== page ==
In Jeff Bezos' final annual letter to shareholders, he mentioned a passage from Richard Dawkins’ book The Blind Watchmaker:
“Staving off death is a thing that you have to work at. Left to itself – and that is what it is when it dies – the body tends to revert to a state of equilibrium with its environment. If you measure some quantity such as the temperature, the acidity, the water content or the electrical potential in a living body, you will typically find that it is markedly different from the corresponding measure in the surroundings. Our bodies, for instance, are usually hotter than our surroundings, and in cold climates they have to work hard to maintain the differential. When we die the work stops, the temperature differential starts to disappear, and we end up the same temperature as our surroundings. Not all animals work so hard to avoid coming into equilibrium with their surrounding temperature, but all animals do some comparable work. For instance, in a dry country, animals and plants work to maintain the fluid content of their cells, work against a natural tendency for water to flow from them into the dry outside world. If they fail they die. More generally, if living things didn’t work actively to prevent it, they would eventually merge into their surroundings, and cease to exist as autonomous beings. That is what happens when they die.”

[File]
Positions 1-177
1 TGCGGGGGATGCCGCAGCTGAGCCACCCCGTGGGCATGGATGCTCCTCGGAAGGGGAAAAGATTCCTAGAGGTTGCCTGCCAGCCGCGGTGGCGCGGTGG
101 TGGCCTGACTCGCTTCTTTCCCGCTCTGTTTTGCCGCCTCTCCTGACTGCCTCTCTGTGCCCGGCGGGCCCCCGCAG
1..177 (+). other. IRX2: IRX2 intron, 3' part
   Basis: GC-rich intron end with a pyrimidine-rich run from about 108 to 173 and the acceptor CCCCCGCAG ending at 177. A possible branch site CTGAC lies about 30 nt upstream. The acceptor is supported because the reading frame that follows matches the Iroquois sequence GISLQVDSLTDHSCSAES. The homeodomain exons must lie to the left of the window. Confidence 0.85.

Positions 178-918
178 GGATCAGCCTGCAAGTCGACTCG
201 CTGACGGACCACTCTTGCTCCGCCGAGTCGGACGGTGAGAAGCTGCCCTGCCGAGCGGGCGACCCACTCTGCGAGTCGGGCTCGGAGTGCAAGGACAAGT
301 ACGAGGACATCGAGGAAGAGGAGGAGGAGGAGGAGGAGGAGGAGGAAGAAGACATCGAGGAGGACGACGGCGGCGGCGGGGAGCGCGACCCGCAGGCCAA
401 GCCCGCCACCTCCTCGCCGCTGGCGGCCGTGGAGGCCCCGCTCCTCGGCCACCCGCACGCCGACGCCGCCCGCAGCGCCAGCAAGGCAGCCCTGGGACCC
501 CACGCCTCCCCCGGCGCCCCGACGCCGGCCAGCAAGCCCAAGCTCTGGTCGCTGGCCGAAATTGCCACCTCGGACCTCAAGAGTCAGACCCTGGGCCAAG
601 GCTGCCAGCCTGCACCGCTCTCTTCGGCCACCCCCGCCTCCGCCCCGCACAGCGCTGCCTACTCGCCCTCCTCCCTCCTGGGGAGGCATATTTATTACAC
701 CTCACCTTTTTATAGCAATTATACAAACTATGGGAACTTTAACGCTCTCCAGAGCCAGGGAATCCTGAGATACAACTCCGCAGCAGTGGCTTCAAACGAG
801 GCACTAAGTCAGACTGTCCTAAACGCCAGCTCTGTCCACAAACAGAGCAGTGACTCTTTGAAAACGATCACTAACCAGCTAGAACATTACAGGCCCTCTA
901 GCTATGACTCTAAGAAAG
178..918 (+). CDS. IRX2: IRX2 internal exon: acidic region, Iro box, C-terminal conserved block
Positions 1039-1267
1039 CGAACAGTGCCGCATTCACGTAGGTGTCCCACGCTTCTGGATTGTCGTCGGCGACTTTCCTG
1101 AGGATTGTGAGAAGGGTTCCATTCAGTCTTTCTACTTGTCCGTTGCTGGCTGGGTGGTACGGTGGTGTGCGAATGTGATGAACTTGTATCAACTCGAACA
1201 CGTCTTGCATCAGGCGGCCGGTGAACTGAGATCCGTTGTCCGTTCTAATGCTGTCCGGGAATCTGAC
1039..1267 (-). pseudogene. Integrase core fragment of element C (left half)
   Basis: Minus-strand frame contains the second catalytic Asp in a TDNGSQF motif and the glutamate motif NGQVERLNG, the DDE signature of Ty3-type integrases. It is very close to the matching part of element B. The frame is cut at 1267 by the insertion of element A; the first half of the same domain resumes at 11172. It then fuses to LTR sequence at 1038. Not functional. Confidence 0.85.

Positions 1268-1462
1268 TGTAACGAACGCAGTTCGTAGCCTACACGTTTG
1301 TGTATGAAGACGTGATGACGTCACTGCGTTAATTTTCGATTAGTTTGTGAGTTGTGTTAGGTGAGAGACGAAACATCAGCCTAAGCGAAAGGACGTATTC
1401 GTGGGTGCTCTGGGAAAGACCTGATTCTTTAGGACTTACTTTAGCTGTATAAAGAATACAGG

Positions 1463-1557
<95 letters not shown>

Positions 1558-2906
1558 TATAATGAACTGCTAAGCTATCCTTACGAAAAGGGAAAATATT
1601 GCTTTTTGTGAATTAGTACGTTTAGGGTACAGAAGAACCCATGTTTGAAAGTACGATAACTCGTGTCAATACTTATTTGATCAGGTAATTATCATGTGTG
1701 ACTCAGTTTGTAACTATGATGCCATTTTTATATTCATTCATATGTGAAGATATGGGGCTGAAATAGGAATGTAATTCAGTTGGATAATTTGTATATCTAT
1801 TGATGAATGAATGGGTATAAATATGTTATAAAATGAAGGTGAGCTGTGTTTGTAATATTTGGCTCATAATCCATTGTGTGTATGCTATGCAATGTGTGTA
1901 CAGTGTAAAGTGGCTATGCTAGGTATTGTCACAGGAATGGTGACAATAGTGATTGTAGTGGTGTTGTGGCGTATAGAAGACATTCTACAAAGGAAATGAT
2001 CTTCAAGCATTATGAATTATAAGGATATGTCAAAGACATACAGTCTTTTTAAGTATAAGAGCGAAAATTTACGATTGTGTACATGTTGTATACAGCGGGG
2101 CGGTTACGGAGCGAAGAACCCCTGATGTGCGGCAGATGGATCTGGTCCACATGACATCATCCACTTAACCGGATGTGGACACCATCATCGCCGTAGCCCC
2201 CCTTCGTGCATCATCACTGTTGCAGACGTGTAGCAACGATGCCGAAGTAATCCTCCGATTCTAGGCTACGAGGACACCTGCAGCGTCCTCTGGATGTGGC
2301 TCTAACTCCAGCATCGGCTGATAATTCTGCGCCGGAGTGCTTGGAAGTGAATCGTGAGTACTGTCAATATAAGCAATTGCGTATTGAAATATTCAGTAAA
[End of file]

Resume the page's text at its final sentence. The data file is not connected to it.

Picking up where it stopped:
If we were normal, things would often be a little bit easier. When the environment wants to bring us into its equilibrium, it takes energy and continuous effort to stay away from that. Maintaining distinctiveness isn't easy nor free, but it is the key to survival.